In 1968, a couple of months into first grade at St. Mary’s Elementary School in Ayer, Massachusetts, I notice that my desk is looking kind of funky.
From where I sit, I can peer into the desk of the little girl in the next row: mainly empty, with a neat stack of construction paper, a pair of blunt scissors, a box of crayons, and a few pencils lined up in a groove.
Mine, on the other hand, is overflowing with crumpled, crisscrossed papers—spelling tests, math worksheets, stick-figure drawings, a turkey made from a toilet-paper roll, a laboriously copied excerpt from A. A. Milne, with every p backward: “Christopher Robin went hoppity, hoppity, hoppity, hoppity hop…” When I reach inside to scrabble around for a crayon, my hand lands in a puddle of Elmer’s glue.
I’m not sure how this has happened, and I don’t have a clue what to do about it, but I know it’s not right. Whenever Sister Mary Monica—an immense, stern woman in a black veil and floor-length habit—moves to the back of the room, I hunch over my desk, sliding from side to side in my chair so she can’t see inside. This strategy is futile: Sister stands over me, glowering, while I empty my desk contents into my schoolbag. I am too embarrassed to show my work at home; each of the pages contains a mistake, a misspelled word, a misshapen letter. So instead I cart my heap of clutter back and forth to school with me, papers erupting out the top of my bag.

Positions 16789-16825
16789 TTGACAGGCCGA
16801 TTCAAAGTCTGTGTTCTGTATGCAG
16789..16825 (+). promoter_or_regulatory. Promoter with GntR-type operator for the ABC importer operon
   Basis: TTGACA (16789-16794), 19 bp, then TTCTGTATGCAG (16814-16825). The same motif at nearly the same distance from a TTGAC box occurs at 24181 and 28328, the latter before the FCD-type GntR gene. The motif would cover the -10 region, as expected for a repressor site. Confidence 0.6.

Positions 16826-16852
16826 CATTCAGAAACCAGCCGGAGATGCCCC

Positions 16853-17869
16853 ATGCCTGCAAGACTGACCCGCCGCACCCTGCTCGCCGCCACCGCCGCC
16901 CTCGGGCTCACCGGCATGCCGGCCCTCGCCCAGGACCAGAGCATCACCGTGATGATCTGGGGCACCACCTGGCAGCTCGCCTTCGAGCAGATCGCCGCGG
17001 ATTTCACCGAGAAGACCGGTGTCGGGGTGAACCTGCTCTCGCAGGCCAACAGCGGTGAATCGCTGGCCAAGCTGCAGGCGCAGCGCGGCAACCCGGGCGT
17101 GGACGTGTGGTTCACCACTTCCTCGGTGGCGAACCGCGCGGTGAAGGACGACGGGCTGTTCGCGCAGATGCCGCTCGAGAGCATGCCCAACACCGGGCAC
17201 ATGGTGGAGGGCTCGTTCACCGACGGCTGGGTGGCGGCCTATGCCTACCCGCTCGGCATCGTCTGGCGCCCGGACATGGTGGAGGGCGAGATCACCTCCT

Thirty-six years later, I am sitting on the floor in my home office, paying bills. My desk is so littered with papers—unpaid bills, unanswered letters, outdated check registers, notes written on napkins and ripped envelopes, a phone number scrawled in eyeliner on an empty paper-towel roll—that I never work there. Instead, I spread out paperwork on the carpet and write on my laptop on the sofa, surrounded by books, folders, and pillows.
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